Medical education: giving feedback to doctors in trainingBMJ 2019; 366 doi: https://doi.org/10.1136/bmj.l4523 (Published 19 July 2019) Cite this as: BMJ 2019;366:l4523
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Don't limit a child to your own learning, for he was born in another time - Rabindranath Tagore, Nobel Laureate in literature
When we learn something, the internal structure of our brain changes. New connection(s) are formed, neurotransmitters at the synaptic junctions find new pathways to carry new information, the wiring of the cellular jelly of the brain reorients itself (1,2) and we become wise, calm, suave and more learned after that unique experience. And if exposed to a similar clinical scenario again, we make better and logical decisions. In this respect the Practice essentials by Kelly and Richards provides us with a new insight into our daily learned experiences (3). However in this era of the 4th Industrial Revolution, we need to be curious and receptive to new pieces of knowledge; as democratisation of knowledge through the Internet has made its spread easier, faster, convenient and verifiable. Now we can access authentic information on any drug, device, procedure, intervention, surgery or illness on our handy mobile devices, the process opening up certain new challenges and opportunities, and continuing to do so.
When sharing our clinical experiences with our residents, many times we find that, although beginners (like anybody else among us) have a better stronghold to correctly discover, assess, test, calculate, assimilate over individual pieces of information, when it comes to drawing a bigger picture, a holistic interpretation - the conclusion - we need to guide them. And although we make every possible attempt to be with them when we are in hospital, we find it unrealistic to share all the relevant points with each of them every time. And as on clinical rotation it’s common to find a new face in our unit at any given point, we need to have a lot of energy and patience to make same point time and again. Hence we have devised a new strategy harnessing advances in information technology.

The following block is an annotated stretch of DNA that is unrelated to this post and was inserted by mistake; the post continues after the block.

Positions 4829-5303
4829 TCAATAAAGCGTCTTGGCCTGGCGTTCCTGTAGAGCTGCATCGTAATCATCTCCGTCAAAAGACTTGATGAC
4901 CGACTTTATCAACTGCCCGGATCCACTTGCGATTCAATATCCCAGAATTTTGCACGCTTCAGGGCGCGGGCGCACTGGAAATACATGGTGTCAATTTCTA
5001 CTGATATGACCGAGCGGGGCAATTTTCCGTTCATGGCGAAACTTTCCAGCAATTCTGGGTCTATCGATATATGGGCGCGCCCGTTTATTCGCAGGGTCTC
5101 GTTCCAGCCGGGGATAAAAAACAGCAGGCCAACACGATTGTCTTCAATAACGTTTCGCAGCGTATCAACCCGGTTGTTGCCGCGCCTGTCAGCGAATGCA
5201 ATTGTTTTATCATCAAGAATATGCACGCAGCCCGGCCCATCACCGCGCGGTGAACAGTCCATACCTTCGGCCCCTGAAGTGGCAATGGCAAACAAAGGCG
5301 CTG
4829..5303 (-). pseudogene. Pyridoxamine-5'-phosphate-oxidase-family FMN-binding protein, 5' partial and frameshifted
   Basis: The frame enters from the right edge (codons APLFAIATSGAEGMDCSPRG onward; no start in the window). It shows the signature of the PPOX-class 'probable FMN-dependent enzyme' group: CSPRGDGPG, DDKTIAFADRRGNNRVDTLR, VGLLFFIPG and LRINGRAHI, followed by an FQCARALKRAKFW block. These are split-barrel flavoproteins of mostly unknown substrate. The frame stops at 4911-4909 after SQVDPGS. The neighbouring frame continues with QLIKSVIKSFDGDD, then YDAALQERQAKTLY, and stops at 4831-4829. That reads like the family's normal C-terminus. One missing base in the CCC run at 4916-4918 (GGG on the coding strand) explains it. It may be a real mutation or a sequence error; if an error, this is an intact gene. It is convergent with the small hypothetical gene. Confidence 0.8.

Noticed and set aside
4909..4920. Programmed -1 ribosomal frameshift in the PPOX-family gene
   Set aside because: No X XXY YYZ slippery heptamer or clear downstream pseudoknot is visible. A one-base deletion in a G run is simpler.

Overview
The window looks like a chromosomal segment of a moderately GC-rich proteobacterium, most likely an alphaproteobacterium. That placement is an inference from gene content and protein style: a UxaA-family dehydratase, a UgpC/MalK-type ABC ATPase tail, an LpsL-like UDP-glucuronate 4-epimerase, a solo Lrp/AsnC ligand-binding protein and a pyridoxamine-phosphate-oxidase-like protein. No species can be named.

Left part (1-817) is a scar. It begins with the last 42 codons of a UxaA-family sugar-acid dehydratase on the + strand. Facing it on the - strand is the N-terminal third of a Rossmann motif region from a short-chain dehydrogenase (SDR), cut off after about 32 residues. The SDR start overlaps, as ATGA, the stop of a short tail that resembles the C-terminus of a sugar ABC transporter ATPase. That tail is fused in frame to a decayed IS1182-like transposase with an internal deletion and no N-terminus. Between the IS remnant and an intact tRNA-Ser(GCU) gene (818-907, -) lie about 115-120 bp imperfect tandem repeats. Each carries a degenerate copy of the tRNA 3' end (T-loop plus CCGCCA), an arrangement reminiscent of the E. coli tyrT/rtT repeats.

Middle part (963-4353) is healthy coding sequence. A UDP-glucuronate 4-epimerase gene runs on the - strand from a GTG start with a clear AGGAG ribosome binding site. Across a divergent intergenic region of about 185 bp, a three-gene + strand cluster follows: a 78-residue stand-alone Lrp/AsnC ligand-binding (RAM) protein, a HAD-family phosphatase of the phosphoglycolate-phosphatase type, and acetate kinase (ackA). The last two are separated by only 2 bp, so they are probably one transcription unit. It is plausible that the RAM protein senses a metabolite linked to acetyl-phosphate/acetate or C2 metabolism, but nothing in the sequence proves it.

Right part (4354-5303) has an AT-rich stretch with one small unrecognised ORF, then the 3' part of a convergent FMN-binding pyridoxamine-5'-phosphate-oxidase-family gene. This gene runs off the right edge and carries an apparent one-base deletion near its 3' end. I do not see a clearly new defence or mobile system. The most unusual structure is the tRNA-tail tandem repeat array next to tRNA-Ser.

We made a private social media group with our residents on WhatsApp. And when we find a common pattern of omission, mistake, ignorance, lack of correct interpretation, lack of information we go to our group, share the information and invite the feedback of all of the stakeholders - the group members. Simultaneously we can go through at our own convenience some relevant information/ article in journals, books or e contents, and attach that with the post. This process also ensures that it’s easier for the learners - our residents - to go through relevant weblink at their own convenience and time. When we want to stress some specific topic and want our residents to be more informative, it’s easy to share all the relevant references on web, rather than to find them in our old library or in books and then distribute a printout one by one.
As our ‘e’ library provides institutional access to a wide variety of journals and books, accessing that on a phone, and then saving it, is easier, faster and convenient. And this way of exchanging 2 way communication (and feedback) is a more enjoyable/ informative/ comfortable exercise than the conventional one. So we believe that in this digital age, although social media is known for certain faults of its own, we find it open and have derived a new way of spreading education riding on the electronic platform. We believe that in the near future as good voice recorders become universally available, phones develop their own artificial intelligence and sense users’ choices and prejudices, our search and find exercise will become more goal-directed, classified, user-friendly, easily available at the point-of-care and individually oriented to one’s preferences.
(1) Green CS & Bavelier D. Exercising your brain: A review of human brain plasticity and training induced learning. Psychol Aging. 2008 Dec; 23(4): 692–701. doi: 10.1037/a0014345
(2) Askenasy J & Lehman J. Consciousness ,brain ,neuroplasticity. Front Psychol. 2013 Jul 10;4:412. doi: 10.3389/fpsyg.2013.00142.
(3) Kelly E & Richards J. Medical education: giving feedback to doctors in training. BMJ 2019;366 :l4523 doi : https://doi.org/10.1136/bmj.l4523
We accessed all the webpages at the time of submission of this Letter.
Competing interests: No competing interests